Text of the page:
How Does Neurofeedback Therapy Work?
The goal of all neurofeedback treatments is to transform an unhealthy, dysregulated brainwave pattern into a normal, healthy, organized pattern.
Neurofeedback Theory and Practice
The theory of neurofeedback is based on a simple concept – When you have information on what your brainwaves are doing, your brain can use that information to change how it works.
Neurofeedback is also known as EEG Biofeedback. Neurofeedback is guided exercise for the brain. It is a learning modality designed to retrain dysregulated brainwave patterns.
The goal of all neurofeedback is to transform an unhealthy, dysregulated brainwave pattern into a regulated, healthy, organized pattern. By doing this, the brain becomes more stable and is able to operate optimally and efficiently. It is completely noninvasive and is considered by the Food and Drug Administration to be safe.
No Serious Side Effects
In fact the Food and Drug Administration recognizes that neurofeedback has NEVER produced a serious side effect since it was first discovered over 40 years ago.
Published scientific research has demonstrated neurofeedback’s efficacy in managing many neurological conditions such as ADHD, Migraine and Tension Headache, Insomnia, Chronic Pain, Post Stroke Syndrome, Anxiety and Panic Attacks as well as many others.
BrainCore Neurofeedback Training
Before training sessions begin, a comprehensive assessment is performed. This assessment procedure allows the psychologist to determine, in a scientifically objective manner, whether a client’s brainwave patterns are dysregulated.
The assessment provides the psychologist with the neurofeedback training protocols that will be used during the training sessions. These protocols are unique to each individual, and provide a design for training that will be the most effective for that individual. The protocols are designed to retrain the brainwave patterns toward normal. As the brainwave patterns normalize, the brain is able to operate more optimally and efficiently.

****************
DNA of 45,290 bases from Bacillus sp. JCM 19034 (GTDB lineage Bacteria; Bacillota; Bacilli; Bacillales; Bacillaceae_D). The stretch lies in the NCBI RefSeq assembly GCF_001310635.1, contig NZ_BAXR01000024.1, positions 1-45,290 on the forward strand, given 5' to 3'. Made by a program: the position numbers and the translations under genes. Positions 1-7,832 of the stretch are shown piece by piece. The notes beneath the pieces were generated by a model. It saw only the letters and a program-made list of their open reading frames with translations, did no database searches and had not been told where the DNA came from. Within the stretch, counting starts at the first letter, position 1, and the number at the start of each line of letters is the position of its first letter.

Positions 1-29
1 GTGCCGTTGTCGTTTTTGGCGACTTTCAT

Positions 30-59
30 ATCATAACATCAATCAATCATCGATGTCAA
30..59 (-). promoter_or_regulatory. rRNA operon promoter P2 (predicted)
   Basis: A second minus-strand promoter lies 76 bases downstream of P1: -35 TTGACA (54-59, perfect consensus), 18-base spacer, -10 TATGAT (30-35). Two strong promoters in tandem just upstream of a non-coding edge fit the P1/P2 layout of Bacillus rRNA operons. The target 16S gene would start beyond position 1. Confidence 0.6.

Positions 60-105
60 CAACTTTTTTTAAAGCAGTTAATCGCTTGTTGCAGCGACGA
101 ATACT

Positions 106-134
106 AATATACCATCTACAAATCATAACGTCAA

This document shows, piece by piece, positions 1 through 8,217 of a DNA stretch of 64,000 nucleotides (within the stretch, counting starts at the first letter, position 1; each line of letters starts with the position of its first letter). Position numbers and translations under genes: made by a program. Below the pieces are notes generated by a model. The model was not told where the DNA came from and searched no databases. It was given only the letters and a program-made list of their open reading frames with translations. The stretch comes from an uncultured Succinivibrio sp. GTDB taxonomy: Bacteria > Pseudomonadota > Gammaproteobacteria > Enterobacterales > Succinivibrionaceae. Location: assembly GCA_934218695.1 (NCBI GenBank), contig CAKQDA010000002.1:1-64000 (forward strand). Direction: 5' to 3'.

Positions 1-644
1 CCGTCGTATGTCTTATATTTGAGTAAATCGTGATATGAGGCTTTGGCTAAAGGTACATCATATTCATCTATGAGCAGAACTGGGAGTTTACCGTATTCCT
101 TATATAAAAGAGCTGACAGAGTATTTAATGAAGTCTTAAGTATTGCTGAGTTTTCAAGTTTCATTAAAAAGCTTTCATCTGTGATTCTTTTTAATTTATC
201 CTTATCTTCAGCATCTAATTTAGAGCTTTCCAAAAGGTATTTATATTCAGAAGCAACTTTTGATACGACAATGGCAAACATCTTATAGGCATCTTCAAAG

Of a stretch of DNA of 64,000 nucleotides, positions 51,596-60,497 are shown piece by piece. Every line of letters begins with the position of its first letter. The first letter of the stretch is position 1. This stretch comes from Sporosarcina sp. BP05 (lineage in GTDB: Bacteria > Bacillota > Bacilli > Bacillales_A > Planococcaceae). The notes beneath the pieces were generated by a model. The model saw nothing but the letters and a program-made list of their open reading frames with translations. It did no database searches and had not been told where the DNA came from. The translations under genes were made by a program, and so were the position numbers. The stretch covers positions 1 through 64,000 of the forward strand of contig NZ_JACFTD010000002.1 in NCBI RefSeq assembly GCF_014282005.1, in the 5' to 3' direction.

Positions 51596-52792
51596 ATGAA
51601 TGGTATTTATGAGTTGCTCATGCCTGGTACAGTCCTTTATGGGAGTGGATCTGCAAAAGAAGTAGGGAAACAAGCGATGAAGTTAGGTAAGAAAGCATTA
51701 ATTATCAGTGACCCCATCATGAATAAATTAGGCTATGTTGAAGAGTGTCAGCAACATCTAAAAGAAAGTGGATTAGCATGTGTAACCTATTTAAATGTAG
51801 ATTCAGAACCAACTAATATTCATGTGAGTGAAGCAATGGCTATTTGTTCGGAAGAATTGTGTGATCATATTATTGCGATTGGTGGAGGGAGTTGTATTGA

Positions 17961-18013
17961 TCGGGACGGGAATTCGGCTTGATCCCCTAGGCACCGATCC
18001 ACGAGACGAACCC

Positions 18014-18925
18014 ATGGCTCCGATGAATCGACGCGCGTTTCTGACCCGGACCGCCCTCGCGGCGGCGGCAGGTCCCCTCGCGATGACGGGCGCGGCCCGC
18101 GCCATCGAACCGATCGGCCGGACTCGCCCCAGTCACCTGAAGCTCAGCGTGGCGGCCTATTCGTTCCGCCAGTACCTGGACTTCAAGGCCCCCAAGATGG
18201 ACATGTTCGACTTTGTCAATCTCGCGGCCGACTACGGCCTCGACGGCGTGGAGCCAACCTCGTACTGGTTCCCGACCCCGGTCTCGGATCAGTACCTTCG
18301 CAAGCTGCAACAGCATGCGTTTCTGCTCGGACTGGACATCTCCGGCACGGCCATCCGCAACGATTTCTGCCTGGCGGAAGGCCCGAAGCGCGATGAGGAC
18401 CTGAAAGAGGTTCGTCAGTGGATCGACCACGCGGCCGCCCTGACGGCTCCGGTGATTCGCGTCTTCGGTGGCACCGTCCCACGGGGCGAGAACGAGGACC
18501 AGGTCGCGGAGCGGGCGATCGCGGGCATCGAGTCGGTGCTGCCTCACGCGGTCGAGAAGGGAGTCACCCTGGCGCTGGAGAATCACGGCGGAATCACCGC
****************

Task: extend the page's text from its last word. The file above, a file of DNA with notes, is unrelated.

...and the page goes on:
Neurofeedback Training Protocols
Once the protocols are determined the individual is hooked up to a computer using wires and electrodes and the computer records their brainwave activity. These electrodes are noninvasive, as no electrical current is put into the brain. The electrodes simply record the brainwaves coming from the brain. Information about these brainwaves is displayed on the technician’s monitor.
The software automatically detects when the brainwaves are properly ordered and it feeds that information back to the patient. This feedback appears in the form of a game, movie, or sound which signals the patient that the brainwaves are becoming more ordered. For example, the patient is watching a puzzle of a picture that is being filled in piece by piece. As long as the patient’s brain waves are moving in an orderly direction, the puzzle pieces are filled in and the patient hears a tone. If the brainwave patterns move away from an orderly pattern, then the puzzle does not get filled in and no tone is produced. The patient is actually controlling the completion of the puzzle with their brain and by doing so; the brain is learning how to regulate itself.
In another design, the patient performs the training while watching a movie. In this case, the patient may watch a movie on Netflix that is being controlled by their ability to regulate their brainwaves. The movie will get brighter and the volume louder as the brain waves normalize and become darker and quieter when they become dysregulated.
The brain’s natural desire to watch the movie clearly will drive those neurological circuits that normalize the brainwaves and allow the picture to be visualized. The more those circuits are driven and used – the more neuroplastic changes take hold. The patient learns how to use those new circuits during the demands of everyday life.
Progress testing is done on a case by case basis, typically after 10 – 20 sessions. The initial assessment battery is repeated at NO CHARGE and the progress and results are discussed.
Research On Neurofeedback Training and Results
For the past 40 years, neurofeedback has been studied in research labs at prominent universities throughout the world. Dr Frank H. Duffy, a Professor and Pediatric Neurologist at Harvard Medical School, stated that:
“Neurofeedback should play a major therapeutic role in many difficult areas. In my opinion, if any medication had demonstrated such a wide spectrum of efficacy it would be universally accepted and widely used” — Dr Frank H. Duffy